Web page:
Looking Up: Mars draws our eyes to the sky

Peter Becker More Content Now
This is Mars, photographed by an amateur astronomer in 2003. 

Rochus Hess/Wikimedia Commons

  Mars is helping us draw our eyes to the evening night sky as the Red Planet shines brightly in the southeast.

  Every 2.1 years the planet passes Earth, but it isn’t always very bright. Because its orbit is rather elliptical, it varies considerably in how close it comes. To get the general public’s attention, it needs to stand out, and this year is one of those times.

   Before we go any further, note that this is nothing to worry about. Mars is only close astronomically-speaking. It is still more than 46.7 million miles away on May 30. It can get as close as approximately 35 million miles, and that’s still no reason to duck. I mention this because of some fanatical emails that have been passed around in recent years spelling and conjuring thoughts best left for science fiction.

   We are probably more educated about our nearest planetary neighbor than ever thanks to the astounding success of recent Mars landers and orbiting spacecraft sent by NASA as well as other nations’ space programs. The discovery of thousands of planets orbiting other stars in recent years, all the while homing in on possible earth-like worlds makes it all the more exciting.

   While there may not be any little green Martians or flying saucers on Mars, we have found it may well have harbored life in the past and potentially still might. We are also living in the most amazing time in that it is technologically possible that we may see a manned landing on Mars within the life span of many today. NASA currently projects sometime in the 2030s.

   As exciting as this all may be, we don’t need, or shouldn’t need any of these developments to stimulate our interest in just looking up at the stars and planets. A telescope isn’t even needed to appreciate the night sky, although you will likely soon want a closer look.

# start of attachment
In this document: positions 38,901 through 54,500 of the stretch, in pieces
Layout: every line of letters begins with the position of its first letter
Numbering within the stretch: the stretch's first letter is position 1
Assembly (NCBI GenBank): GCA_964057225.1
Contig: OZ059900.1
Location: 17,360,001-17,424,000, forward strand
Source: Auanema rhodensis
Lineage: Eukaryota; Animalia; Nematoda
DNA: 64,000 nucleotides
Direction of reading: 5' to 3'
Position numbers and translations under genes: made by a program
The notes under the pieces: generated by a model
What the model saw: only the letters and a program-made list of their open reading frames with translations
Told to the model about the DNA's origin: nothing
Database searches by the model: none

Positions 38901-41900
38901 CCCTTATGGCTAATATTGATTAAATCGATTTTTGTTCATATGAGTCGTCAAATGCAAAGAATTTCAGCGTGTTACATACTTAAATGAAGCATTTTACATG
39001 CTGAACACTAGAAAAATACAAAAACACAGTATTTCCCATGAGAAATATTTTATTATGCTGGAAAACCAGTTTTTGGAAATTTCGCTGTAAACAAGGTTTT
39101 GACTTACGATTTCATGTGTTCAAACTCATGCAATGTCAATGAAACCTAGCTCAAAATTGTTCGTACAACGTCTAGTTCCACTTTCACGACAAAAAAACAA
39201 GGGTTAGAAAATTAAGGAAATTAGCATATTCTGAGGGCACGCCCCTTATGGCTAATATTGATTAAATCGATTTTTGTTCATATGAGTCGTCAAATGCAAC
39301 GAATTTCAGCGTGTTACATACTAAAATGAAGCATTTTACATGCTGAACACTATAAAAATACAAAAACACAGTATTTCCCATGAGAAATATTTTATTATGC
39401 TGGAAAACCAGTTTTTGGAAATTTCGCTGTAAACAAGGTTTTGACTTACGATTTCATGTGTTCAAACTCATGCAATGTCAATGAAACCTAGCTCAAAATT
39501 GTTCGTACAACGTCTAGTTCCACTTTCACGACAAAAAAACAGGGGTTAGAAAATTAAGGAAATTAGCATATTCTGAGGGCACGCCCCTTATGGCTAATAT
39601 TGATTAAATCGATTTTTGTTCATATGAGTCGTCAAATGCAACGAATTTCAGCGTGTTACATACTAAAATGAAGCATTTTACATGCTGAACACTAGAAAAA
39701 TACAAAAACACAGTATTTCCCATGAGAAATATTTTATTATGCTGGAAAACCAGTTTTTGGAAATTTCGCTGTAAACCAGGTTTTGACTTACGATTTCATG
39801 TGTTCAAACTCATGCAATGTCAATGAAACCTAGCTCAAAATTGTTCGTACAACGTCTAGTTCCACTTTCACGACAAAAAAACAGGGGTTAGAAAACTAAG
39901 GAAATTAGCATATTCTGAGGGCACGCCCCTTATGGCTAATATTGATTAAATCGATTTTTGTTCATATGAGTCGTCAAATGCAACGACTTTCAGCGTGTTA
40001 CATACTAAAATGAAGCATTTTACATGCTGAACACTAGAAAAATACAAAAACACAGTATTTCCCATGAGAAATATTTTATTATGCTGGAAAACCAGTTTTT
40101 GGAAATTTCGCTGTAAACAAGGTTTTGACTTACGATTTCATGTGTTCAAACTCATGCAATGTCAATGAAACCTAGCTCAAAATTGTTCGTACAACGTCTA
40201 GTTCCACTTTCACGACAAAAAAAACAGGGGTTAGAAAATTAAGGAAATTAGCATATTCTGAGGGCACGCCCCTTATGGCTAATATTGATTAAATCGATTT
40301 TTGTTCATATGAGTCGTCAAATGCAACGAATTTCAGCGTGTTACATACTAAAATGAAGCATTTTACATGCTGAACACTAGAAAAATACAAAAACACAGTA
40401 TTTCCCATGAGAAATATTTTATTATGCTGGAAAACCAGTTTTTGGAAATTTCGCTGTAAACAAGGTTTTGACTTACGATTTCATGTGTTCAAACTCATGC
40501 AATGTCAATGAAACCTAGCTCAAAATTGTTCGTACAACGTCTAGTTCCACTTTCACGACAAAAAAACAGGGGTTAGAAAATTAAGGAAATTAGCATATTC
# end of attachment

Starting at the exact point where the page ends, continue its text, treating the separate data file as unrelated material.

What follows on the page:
Mars is currently appearing as a very bright point of light in the southeast. In late May it will be highest in the south around midnight. Its color is more amber than red, but it is very noticeable to most eyes. 

   It is making a large right triangle with the bright reddish star Antares and the bright yellow-white planet Saturn to the left. Mars is by far the brightest.

   A telescope of only three inches aperture, when Mars is this close, may begin to show hints of the dark areas on the Martian surface, and even the white polar cap. Larger telescopes will show more; you will need steady atmospheric seeing, practice, persistence and patience. Use high power, around 100x to 200x. You will find a lot more information on viewing Mars, including a map, at skyandtelescope.com.

   Meanwhile don’t overlook Jupiter, which is high up in the south-southwest as darkness falls. Jupiter appears bright and white. A small telescope will show its disc and four bright moons shining like little stars on one side or another.

  With just eyes alone, feast on the springtime constellations the next clear night. Last quarter Moon is on May 29, meaning you will have dark evening skies all week. Sky and Telescope and Astronomy magazines feature monthly star charts; also borrow an astronomy book from your local public library.

  Keep looking up!

— Peter Becker is managing editor at The News Eagle in Hawley, Pennsylvania. Notes are welcome at news@neagle.com. Please mention in what newspaper or web site you read this column.